Discover the most momentous motoring events that took place this week in history …….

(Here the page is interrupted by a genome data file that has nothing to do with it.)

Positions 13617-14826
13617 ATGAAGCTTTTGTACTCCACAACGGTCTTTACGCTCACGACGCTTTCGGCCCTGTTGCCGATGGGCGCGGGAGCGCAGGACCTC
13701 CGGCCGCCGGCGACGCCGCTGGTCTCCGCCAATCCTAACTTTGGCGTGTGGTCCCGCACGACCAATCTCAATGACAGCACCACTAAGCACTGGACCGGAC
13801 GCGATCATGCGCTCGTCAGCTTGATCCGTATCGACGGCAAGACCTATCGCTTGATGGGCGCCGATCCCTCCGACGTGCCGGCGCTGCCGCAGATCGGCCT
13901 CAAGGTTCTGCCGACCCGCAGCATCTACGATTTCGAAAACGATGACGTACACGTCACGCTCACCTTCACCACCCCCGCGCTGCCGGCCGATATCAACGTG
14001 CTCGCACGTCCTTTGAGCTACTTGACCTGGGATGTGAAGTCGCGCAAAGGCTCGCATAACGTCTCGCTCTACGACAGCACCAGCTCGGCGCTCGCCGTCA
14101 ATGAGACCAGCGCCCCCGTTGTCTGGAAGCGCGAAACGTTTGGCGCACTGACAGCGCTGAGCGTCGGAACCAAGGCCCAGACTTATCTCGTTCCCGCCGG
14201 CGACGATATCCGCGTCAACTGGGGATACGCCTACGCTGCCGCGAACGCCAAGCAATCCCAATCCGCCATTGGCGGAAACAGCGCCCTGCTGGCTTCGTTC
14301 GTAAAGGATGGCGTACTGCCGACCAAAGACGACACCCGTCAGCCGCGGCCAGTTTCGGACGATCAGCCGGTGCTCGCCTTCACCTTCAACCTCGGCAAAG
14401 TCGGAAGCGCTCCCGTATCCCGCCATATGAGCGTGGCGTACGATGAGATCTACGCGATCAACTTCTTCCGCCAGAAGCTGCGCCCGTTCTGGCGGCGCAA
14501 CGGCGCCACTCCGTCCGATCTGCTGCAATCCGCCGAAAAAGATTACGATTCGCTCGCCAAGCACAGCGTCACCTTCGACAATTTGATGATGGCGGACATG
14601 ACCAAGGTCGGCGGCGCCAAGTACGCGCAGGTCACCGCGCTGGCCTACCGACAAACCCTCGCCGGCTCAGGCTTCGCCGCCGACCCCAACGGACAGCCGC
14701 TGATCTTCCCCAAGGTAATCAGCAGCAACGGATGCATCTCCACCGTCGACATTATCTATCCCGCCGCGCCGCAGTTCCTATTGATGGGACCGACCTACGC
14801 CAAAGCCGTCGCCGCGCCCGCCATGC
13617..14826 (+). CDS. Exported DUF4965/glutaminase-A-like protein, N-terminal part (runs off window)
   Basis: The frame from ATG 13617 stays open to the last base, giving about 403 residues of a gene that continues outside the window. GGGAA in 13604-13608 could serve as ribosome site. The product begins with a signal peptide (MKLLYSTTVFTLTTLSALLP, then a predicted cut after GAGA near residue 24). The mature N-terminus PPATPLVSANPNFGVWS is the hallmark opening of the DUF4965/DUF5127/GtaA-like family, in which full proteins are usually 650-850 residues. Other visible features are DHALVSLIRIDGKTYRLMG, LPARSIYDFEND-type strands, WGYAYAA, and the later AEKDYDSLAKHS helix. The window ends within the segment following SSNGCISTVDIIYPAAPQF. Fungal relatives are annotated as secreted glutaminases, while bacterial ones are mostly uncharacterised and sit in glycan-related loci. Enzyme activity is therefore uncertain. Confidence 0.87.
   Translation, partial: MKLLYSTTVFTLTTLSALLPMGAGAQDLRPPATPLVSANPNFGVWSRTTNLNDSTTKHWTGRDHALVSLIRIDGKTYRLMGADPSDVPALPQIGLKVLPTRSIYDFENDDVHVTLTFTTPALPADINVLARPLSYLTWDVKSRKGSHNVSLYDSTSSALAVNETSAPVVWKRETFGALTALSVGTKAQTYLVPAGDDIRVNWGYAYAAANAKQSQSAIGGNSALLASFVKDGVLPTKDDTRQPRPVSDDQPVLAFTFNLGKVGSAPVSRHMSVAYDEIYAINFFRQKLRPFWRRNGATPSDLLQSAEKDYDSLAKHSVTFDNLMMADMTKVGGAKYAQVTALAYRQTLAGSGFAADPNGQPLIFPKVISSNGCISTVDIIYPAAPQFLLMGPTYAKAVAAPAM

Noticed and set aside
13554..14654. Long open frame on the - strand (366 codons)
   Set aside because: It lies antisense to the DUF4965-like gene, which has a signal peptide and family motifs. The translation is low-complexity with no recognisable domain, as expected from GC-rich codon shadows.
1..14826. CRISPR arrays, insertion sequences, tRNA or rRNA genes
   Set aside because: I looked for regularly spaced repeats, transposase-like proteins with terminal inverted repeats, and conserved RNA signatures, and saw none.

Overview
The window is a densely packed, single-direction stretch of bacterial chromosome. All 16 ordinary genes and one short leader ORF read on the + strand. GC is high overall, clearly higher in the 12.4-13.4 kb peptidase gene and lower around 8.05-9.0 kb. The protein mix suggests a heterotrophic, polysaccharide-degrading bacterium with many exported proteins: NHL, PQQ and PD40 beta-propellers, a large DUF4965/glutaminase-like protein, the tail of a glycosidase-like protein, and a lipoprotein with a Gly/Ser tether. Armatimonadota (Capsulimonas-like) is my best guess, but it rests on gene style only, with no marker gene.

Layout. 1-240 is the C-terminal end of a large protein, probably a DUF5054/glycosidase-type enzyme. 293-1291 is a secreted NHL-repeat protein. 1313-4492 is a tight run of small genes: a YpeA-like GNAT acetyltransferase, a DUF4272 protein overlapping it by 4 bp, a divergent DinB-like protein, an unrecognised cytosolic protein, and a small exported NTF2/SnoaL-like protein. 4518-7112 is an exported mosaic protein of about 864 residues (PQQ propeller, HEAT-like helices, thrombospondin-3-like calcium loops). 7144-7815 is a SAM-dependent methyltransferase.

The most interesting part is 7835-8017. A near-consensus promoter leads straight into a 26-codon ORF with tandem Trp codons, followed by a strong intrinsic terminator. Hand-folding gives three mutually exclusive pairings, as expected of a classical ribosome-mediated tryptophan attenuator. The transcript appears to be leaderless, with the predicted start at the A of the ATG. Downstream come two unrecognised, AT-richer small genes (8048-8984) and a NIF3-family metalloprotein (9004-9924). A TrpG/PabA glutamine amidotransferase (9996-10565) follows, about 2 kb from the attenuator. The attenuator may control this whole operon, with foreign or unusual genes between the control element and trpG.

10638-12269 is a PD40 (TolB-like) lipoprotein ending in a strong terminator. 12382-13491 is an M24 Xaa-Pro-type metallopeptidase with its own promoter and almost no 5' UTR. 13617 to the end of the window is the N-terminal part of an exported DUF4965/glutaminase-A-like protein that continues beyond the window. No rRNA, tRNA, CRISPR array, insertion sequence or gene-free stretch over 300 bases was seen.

120 years ago this week, Austrian businessman Emil Jellinek took delivery of the first car to be produced under the “Mercedes” name [22 December 1910]. Jellinek had commissioned the Mercedes car from the German company Daimler-Motoren-Gesellschaft (DMG). This first “Mercedes”, developed by Wilhelm Maybach, the chief engineer at DMG, caused a stir at the start of the century. With its low centre of gravity, its pressed steel frame, its light and high powered engine and its honeycomb radiator, it brought in numerous innovations, and is regarded today as the first modern automobile. was faster, lighter, and sleeker than any car the company had ever made before. Jellinek was confident that the car would win races and that besotted buyers would snap them up that he bought 36 of them, paying DMG 550,000 marks in all. In exchange for his extraordinary patronage, Gottlieb Daimler agreed to name its new machine after Jellinek’s 11-year-old daughter, Mercedes…….110 years ago this week, the Pierce-Arrow 5-ton truck was introduced, the world’s first motor truck with worm-gear drive [23 December 1910]…….100 years ago this week, the Moore Motor Vehicle Company of Danville, Illinois (US) was liquidated at auction after production of 612 cars since 1916 in Minneapolis and Danville [22 December 1920]. The Moore was high priced automobile and sold for US$5,000 by 1909. It was advertised as “safe, speedy and reliable.” The company only produced one model which came with a 40-horsepower, 4-cylinder, water-cooled engine. It had a 4-speed transmission and was shaft driven and was reported as having “three spark plugs per cylinder”…….60 years ago this week, the millionth Morris Minor rolled off the production line – the first British vehicle to achieve this [22 December 1960]. To mark the auspicious occasion 349 replicas of the same car were produced. They were finished in lilac paint, and had white and gold leather seats. Special ‘MINOR 1,000,000’ badges were made for the bonnet and boot. Minor Millions have a cult following even within the Morris Minor Owners Club, and over 40 are known to have survived……..20 years ago this week, Citroen has made history in the UK by selling more than 100,000 vehicles in a year for the first time ever, beating its previous best figure by more than 11,000 [21 December 2000]………. John Cooper, the driving force behind the Cooper Car Company died aged 77 [24 December 2000]. With his father, Charles, he started building racing cars after the Second World War; and it was Stirling Moss who gave the company its first GP victory in the 1958 Argentine Grand Prix. This was the first rear engine car to win a grand prix and started a revolution – within two years all the cars on the grid were rear engined. “He made a great contribution to the sport of motor racing – he put England back on top,” Stirling Moss said. “It’s thanks to John Cooper that I was able to get into the sport as his racing cars were relatively cheap.” Cooper’s development of the British Motor Corporation Mini — the Mini Cooper — was adored by both rally racers and ordinary road drivers. Before John Cooper’s death, the Cooper name was licensed to BMW for the higher-performance versions of the cars, inspired by the original Mini, sold as the MINI. John, along with his son Mike Cooper, served in an advisory role to BMW and Rover’s New MINI design team. Cooper was the last surviving Formula One team principal from the formative years of the sport, and he often lamented later in life that the fun had long since gone out of racing. He helped establish Britain’s domination of motorsport technology, which continues today, and he received the Order of the British Empire (CBE) for his services to British motorsport. He remained head of the West Sussex family garage business (which had outlets for Mini Cooper at East Preston and Honda at Ferring) until his death…….. Walter Hayes (76), English journalist, and later public relations executive for Ford died [26 December 2000]. Hayes was key in developing Ford’s Formula One program, by signing Jackie Stewart and funding the building of the Cosworth DFV V8 Formula One racing engine; and the creation of the Premier Automotive Group with the purchases of classic English brands Jaguar and Aston Martin.